2. 2. LEXICAL ANALYSIS • IT’S THE FIRST PHASE OF COMPILER IS ALSO KNOWN AS SCANNER. • LEXICAL BREAKS THE INPUT INTO SMALLEST MEANINGFUL SEQUENCE CALLED TOKENS WHICH PARSER USES FOR SYNTAX ANALYSER. • SOME TOKENS CAN BE DEFINED AS IDENTIFIERS ,KEYWORDS ,OPERATORS ,PUNCTUATION MARKS etc.. • IT REMOVES WHITE SPACES (LIKE TAB ,BLANK, NEW LINE) AND COMMENTS. • THE PART OF INPUT STREAM THAT QUALIFIES FOR TOKEN IS CALLED LEXEME. • eg: IF qualifies for keyword in C language hence ‘IF’ is lexeme in this case. • LEXICAL ANALYSER KEEP TRACK OF NEW LINE CHARACTER SO THAT IT CAN GIVE THE LINE NUMBER IN CASE OF ANY ERRORS IN THE SOURCE PROGRAM. RICHA SHARMA (LOVELY PROFESSIONAL UNIVERSITY) 2
  3. 3. LEXICAL ANALYSIS THE FIRST STEP AT UNDERSTANDING A PROGRAM, BOTH FOR A COMPILER AND FOR A HUMAN, IS TO UNDERSTAND THE WORDS. HOW PLEASANT THE WEATHER IS? LOOK AT THIS EXAMPLE WE CAN IMMEDIATELY RECOGNIZE THAT THERE ARE FIVE WORDS HOW , PLEASANT, THE, WEATHER ,IS. THIS IS SO AUTOMATIC WE HAVE TO JUST RECOGNIZE THE SEPARATORS, NAMELY THE BLANKS AND THE PUNCTUATION etc.. TH EWEAT HER ISPLE ASANT. WE CAN ALSO READ THIS, BUT IT TAKES A LITTLE BIT OF TIME BECAUSE I'VE PUT THE SEPARATORS IN ODD PLACES. BUT AGAIN THIS ISN'T SOMETHING THAT COMES TO YOU IMMEDIATELY. YOU ACTUALLY HAVE TO DO SOME WORK TO SEE WHERE THE DIVISIONS LIE BECAUSE THEY'RE NOT GIVEN TO YOU IN THE WAY THAT WE'RE USED TO. RICHA SHARMA (LOVELY PROFESSIONAL UNIVERSITY) 3
  4. 4. LEXICAL ANALYSIS • THE GOAL OF LEXICAL ANALYSIS, THEN, IS TO DIVIDE THE PROGRAM TEXT INTO ITS WORDS, OR WHAT WE CALL IN COMPILER SPEAK, THE TOKENS. Eg: IF(X==Y) THEN PRINTF(“HELLO %D”,A); ELSE PRINTF(“%D”, B); SO, HERE'S SOME OBVIOUS ONES THAT ARE KEYWORDS, LIKE IF, THEN ,ELSE. • TOKEN CLASS CORRESPONDS TO SET OF STRINGS. • IDENTIFIERS-STRINGS OF LETTER AND DIGITS STARTING WITH A LETTER. • INTEGER-A NON EMPTY STRING OF DIGITS • KEYWORD-“ELSE” OR “IF” OR “BEGIN” OR … • WHITESPACE: – A NON-EMPTY SEQUENCE OF BLANKS, NEWLINES, AND TABS RICHA SHARMA (LOVELY PROFESSIONAL UNIVERSITY) 4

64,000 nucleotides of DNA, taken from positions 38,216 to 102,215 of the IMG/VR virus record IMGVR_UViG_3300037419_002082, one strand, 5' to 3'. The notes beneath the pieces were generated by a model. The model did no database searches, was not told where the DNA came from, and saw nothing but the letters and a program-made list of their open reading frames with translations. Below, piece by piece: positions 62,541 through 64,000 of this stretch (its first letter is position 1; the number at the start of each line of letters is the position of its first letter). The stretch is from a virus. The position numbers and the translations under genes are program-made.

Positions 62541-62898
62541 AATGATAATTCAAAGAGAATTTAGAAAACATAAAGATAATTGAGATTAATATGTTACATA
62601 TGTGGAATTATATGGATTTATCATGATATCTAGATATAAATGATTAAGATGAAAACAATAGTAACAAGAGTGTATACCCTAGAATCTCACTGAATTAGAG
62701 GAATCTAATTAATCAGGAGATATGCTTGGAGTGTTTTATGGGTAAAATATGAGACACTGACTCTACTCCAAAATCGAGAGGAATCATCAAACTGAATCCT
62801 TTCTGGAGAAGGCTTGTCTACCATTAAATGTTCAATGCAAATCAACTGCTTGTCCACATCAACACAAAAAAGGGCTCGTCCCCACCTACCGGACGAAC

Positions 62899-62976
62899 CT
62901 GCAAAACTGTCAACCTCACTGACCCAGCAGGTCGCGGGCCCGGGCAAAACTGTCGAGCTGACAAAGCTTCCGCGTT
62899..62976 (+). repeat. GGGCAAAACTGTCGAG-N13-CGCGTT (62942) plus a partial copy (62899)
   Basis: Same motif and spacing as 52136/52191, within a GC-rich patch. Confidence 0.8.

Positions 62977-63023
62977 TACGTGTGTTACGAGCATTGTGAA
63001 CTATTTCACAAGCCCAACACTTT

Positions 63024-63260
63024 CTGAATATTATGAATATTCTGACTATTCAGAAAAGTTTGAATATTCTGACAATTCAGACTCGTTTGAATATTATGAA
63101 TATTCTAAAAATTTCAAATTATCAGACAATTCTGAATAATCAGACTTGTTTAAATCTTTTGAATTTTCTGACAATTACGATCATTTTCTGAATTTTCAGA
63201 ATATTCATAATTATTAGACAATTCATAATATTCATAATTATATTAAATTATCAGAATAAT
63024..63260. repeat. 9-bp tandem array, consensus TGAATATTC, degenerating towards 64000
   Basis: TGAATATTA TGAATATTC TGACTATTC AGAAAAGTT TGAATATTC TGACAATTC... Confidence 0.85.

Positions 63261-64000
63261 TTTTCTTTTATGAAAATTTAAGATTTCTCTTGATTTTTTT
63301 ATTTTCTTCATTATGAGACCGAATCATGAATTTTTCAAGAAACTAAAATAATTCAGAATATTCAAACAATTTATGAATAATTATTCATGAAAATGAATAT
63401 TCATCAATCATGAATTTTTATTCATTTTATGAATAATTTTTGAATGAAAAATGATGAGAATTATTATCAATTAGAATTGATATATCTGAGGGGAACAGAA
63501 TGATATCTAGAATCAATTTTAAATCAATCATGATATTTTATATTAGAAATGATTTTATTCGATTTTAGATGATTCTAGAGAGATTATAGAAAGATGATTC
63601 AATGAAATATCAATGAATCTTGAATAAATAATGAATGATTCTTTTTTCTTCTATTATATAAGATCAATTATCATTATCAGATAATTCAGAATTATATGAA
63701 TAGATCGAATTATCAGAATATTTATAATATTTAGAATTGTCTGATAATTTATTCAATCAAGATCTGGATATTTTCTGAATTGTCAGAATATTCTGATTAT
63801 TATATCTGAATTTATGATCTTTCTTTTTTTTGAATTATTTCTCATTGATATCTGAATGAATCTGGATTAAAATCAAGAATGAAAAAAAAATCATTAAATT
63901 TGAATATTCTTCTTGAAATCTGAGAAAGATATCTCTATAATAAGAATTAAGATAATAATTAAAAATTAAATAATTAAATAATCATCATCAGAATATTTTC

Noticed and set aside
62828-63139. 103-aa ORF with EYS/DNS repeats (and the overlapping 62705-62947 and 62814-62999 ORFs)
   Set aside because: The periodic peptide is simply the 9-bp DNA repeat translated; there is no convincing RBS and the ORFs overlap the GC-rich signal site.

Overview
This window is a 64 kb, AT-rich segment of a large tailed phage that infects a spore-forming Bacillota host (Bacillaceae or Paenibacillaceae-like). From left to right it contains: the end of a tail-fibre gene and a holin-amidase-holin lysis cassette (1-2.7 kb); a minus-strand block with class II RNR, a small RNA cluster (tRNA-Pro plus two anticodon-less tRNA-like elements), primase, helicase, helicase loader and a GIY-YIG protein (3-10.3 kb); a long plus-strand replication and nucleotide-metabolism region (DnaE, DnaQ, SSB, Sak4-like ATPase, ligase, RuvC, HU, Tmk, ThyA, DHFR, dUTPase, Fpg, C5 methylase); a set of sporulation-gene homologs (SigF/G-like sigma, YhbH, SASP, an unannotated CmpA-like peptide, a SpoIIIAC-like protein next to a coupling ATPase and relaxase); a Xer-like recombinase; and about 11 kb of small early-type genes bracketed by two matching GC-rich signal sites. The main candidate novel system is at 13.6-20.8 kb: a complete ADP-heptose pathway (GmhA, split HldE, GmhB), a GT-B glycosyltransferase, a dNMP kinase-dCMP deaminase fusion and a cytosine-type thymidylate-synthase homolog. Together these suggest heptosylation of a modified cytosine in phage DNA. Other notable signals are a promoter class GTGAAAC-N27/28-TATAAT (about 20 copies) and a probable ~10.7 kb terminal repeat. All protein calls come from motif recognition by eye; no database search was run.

5. 5. LEXICAL ANALYSIS Lexical Analyzer Tokens 1 2 int main() 3 { 4 int count; 5 6 /* This is a comment */ 7 8 for(count=0;count<10;count++){ 9 printf("Hello Worldn"); 10 } 11 } int main ( ) { count int for ; Keyword Identifier Source Program . . . Punctuation Keyword Keyword Identifier RICHA SHARMA (LOVELY PROFESSIONAL UNIVERSITY) 5
  6. 6. LEXICAL ANALYSIS IT READS CHARACTER STREAMS FROM THE SOURCE CODE, CHECKS FOR LEGAL TOKENS, AND PASSES THE DATA TO THE SYNTAX ANALYZER WHEN IT DEMANDS. RICHA SHARMA (LOVELY PROFESSIONAL UNIVERSITY) 6
  7. 7. LEXICAL ANALYSIS • LEXICAL ANALYSER CLASSIFY PROGRAM SUBSTRINGS ACCORDING TO ROLE(TOKEN CLASS) AND COMMUNICATE TOKENS TO THE PARSER . IF (I == J) Z = 0; ELSE Z = 1; LEXICAL ANALYSER READS ITS AS : TIF (I == J)NTTZ = 0;NTELSENTTZ = 1; T – TAB(WHITE SPACES) N –NEWLINE • LEXICAL ANALYSER REMOVES ALL THE WHITE SPACES AND BLANK CHARACTER FROM THE SOURCE CODE . RICHA SHARMA (LOVELY PROFESSIONAL UNIVERSITY) 7
  8. 8. LEXICAL ANALYSIS • CHOOSE THE CORRECT NUMBER OF TOKENS IN EACH CLASS THAT APPEAR IN THE CODE FRAGMENT X = 0;NTWHILE (X < 10) {NTX++;N} A. W = 9; K = 1; I = 3; N = 2; O = 9 B. W = 11; K = 4; I = 0; N = 2; O = 9 C. W = 9; K = 4; I = 0; N = 3; O = 9 D. W = 11; K = 1; I = 3; N = 3; O = 9 W: WHITESPACE K: KEYWORD I: IDENTIFIER N: NUMBER O: OTHER TOKENS: { } ( ) < ++ ; = RICHA SHARMA (LOVELY PROFESSIONAL UNIVERSITY) 8